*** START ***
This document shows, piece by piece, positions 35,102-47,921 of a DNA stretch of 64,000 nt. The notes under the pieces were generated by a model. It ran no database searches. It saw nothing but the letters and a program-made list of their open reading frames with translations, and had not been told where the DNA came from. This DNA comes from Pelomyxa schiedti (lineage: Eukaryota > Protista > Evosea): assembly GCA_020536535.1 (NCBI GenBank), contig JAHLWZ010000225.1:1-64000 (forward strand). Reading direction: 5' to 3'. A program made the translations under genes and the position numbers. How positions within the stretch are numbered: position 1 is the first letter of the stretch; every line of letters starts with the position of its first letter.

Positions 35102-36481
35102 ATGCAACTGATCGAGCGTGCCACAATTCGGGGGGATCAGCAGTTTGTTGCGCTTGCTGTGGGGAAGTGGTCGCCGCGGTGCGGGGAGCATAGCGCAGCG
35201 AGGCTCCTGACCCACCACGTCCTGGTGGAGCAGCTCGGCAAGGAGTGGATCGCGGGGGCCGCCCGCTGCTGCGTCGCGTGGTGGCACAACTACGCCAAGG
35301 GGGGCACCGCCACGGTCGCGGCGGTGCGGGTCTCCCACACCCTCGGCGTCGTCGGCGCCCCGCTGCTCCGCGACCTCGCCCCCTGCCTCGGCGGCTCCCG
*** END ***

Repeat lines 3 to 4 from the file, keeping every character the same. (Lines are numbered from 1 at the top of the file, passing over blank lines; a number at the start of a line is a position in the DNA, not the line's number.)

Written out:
35102 ATGCAACTGATCGAGCGTGCCACAATTCGGGGGGATCAGCAGTTTGTTGCGCTTGCTGTGGGGAAGTGGTCGCCGCGGTGCGGGGAGCATAGCGCAGCG
35201 AGGCTCCTGACCCACCACGTCCTGGTGGAGCAGCTCGGCAAGGAGTGGATCGCGGGGGCCGCCCGCTGCTGCGTCGCGTGGTGGCACAACTACGCCAAGG